Let’s face it, the larger majority of Age Group athletes don’t turn up on race day with the expectation that they will win.

There certainly is and always will be a small selection of people vying for positions at the pointy end, but outside of that percentile, most are just out there to prove something to themselves – be it completion (not just participation) or beating previous times.

But that doesn’t mean that they don’t (or shouldn’t) have a winning attitude.

You are out there to race. Not simply participate in a multi-person event with free “food” and massage on the day, and for the bigger events you even get a towel (I love those towels, what else would I use for training?)

It is a race.

Now that doesn’t mean you need to be all slicked up in aerodynamics and über gear. Those aren’t the absolutes of racing.

For the most part, most athletes are out there to race one person.


And just because you aren’t racing anyone else, doesn’t mean you shouldn’t be testing your own limits and seeing just how far you can go, regardless of distance, event-size, who is there or not there. You are an athlete and you treat a race with the respect that any other athlete would.

But here is the hardest thing about racing just yourself. It is easy to quit.

If at the end of the day, you have only yourself to answer to, then it can be all too easy to throw the towel in when the fight gets tough. And if it is you first big melee, trust me on this: you will be given plenty of opportunity to sit down, give in, stop and go home to comfort.

There will always be a little voice trying to chip away at your thoughts. Your mettle will be tested from the moment the gun goes, until that final satisfactory sprint finish across the line.

The voice is there, but you don’t have to listen. Why should you? You didn’t in training, why is racing any different? Sure the day is harder, more reverberant, more intimidating and more intense than training. But…

What else are you here for?

There are easier ways to get free meals and a massage.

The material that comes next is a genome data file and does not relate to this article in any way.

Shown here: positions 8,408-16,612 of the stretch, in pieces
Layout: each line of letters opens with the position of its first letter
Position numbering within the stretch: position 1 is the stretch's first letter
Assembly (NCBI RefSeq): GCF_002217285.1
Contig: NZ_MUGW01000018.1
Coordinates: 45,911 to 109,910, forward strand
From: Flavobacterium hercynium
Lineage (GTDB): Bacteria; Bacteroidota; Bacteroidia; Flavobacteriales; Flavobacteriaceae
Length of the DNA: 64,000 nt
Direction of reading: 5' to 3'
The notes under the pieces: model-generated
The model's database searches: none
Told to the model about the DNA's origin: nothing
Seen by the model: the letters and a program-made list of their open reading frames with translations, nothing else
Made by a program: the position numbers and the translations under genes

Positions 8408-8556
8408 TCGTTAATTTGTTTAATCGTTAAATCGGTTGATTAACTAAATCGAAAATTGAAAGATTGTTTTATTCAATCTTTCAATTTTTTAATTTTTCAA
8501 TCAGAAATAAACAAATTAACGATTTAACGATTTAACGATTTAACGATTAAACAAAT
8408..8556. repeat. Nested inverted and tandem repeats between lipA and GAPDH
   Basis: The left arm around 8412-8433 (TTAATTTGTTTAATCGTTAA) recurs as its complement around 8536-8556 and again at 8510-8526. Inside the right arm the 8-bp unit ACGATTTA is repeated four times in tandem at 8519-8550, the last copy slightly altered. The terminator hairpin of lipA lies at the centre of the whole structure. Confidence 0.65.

When the only person you are competing against is yourself, you have to adopt the same wining attitude that those further up the course will adopt.


And yeah, those at the front may have more at stake than you – especially those attempting to create a career, but why should your attitude be any different? At the end of it all, no one cares but you. Friends, family, training mates will not recall that time you only did XX:XX hours….the world wakes up the day after a race and moves on.

Except…you are racing you. It matters to you. It is a reflection of your character and who you truly are. And what you did or didn’t do will stick with you just a little bit longer. The pain of giving up is far greater than the pain of having to stick around for another round of blows. But the rewards are far greater.

That winning attitude is not brashness, cockiness or narcissistic tendencies. It is the supreme knowledge within yourself that NO MATTER WHAT is thrown at you on the day, no matter how many PUNCHES you have to take, no matter how much it hurts (injuries aside) and no matter what the end result will be, YOU will get across that line.

That is the wining attitude.

But if you chose to give yourself that exit, that moment where you give in and say “Hey, it’s ok, I was just here for the event there is nothing to prove..” I say you are wrong.

There is something to prove. To yourself.

Every time you give in to that bastard voice, you are making the comfort zone bigger and bigger an your ability to learn more about yourself, smaller and smaller. Every time you make the excuse to stop when there isn’t a dignified one to make, you tell yourself that it is ok to give up because things got tough or aren’t going your way.

That is NOT a wining attitude.

Don’t get this confused however with pushing yourself until you literally have nothing left. I love that; it is the ultimate test. Where is that ceiling and what can I learn about getting there? If you ‘fail’ so what? I would rather a team full of athletes who push themselves enough to fail so that they can learn and adapt, over someone who chucks it away when it gets a bit prickly.

It does not matter if your plan is to just finish, or win the whole bloody thing. Your attitude matters. This sport was born on that “never give in attitude”, and has survived the perils of niche sports because it appeals to every single person out there who wants to prove that they aren’t that person who gives in, that they will push on, and they will get it done regardless.

There-in lies the glory of what you do: you beat the one person that matters, you didn’t give up on yourself.

This sport builds character and that character becomes raw and prevalent in the middle of those dark patches that we all go through on race day. Your attitude determines that character.

Best of Racing Luck to everyone this weekend. Make it your own.

Coach Pete